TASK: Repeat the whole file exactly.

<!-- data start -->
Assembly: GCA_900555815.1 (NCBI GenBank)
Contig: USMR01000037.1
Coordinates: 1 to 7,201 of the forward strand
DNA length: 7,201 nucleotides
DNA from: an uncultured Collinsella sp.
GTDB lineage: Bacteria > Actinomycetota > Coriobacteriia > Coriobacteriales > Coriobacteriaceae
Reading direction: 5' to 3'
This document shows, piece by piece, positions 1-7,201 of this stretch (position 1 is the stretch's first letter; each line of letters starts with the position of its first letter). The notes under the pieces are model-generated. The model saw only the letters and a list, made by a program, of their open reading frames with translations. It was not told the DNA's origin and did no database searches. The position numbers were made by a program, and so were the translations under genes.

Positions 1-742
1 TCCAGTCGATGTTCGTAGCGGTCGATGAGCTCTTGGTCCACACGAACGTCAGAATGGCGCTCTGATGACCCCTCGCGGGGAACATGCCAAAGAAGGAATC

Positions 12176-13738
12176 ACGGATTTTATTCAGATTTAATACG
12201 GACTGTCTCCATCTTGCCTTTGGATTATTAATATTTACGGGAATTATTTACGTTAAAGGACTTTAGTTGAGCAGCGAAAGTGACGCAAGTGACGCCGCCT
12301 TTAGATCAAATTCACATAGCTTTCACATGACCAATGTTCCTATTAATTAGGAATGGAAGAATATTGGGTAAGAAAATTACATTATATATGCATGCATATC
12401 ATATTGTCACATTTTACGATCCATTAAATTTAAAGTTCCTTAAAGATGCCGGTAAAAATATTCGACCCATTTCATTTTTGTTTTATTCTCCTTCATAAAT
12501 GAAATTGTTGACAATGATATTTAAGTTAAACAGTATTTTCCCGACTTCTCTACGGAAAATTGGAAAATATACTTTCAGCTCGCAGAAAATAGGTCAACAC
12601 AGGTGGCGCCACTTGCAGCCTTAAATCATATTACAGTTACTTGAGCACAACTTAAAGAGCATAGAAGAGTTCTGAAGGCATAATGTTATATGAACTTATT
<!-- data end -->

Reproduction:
Assembly: GCA_900555815.1 (NCBI GenBank)
Contig: USMR01000037.1
Coordinates: 1 to 7,201 of the forward strand
DNA length: 7,201 nucleotides
DNA from: an uncultured Collinsella sp.
GTDB lineage: Bacteria > Actinomycetota > Coriobacteriia > Coriobacteriales > Coriobacteriaceae
Reading direction: 5' to 3'
This document shows, piece by piece, positions 1-7,201 of this stretch (position 1 is the stretch's first letter; each line of letters starts with the position of its first letter). The notes under the pieces are model-generated. The model saw only the letters and a list, made by a program, of their open reading frames with translations. It was not told the DNA's origin and did no database searches. The position numbers were made by a program, and so were the translations under genes.

Positions 1-742
1 TCCAGTCGATGTTCGTAGCGGTCGATGAGCTCTTGGTCCACACGAACGTCAGAATGGCGCTCTGATGACCCCTCGCGGGGAACATGCCAAAGAAGGAATC

Positions 12176-13738
12176 ACGGATTTTATTCAGATTTAATACG
12201 GACTGTCTCCATCTTGCCTTTGGATTATTAATATTTACGGGAATTATTTACGTTAAAGGACTTTAGTTGAGCAGCGAAAGTGACGCAAGTGACGCCGCCT
12301 TTAGATCAAATTCACATAGCTTTCACATGACCAATGTTCCTATTAATTAGGAATGGAAGAATATTGGGTAAGAAAATTACATTATATATGCATGCATATC
12401 ATATTGTCACATTTTACGATCCATTAAATTTAAAGTTCCTTAAAGATGCCGGTAAAAATATTCGACCCATTTCATTTTTGTTTTATTCTCCTTCATAAAT
12501 GAAATTGTTGACAATGATATTTAAGTTAAACAGTATTTTCCCGACTTCTCTACGGAAAATTGGAAAATATACTTTCAGCTCGCAGAAAATAGGTCAACAC
12601 AGGTGGCGCCACTTGCAGCCTTAAATCATATTACAGTTACTTGAGCACAACTTAAAGAGCATAGAAGAGTTCTGAAGGCATAATGTTATATGAACTTATT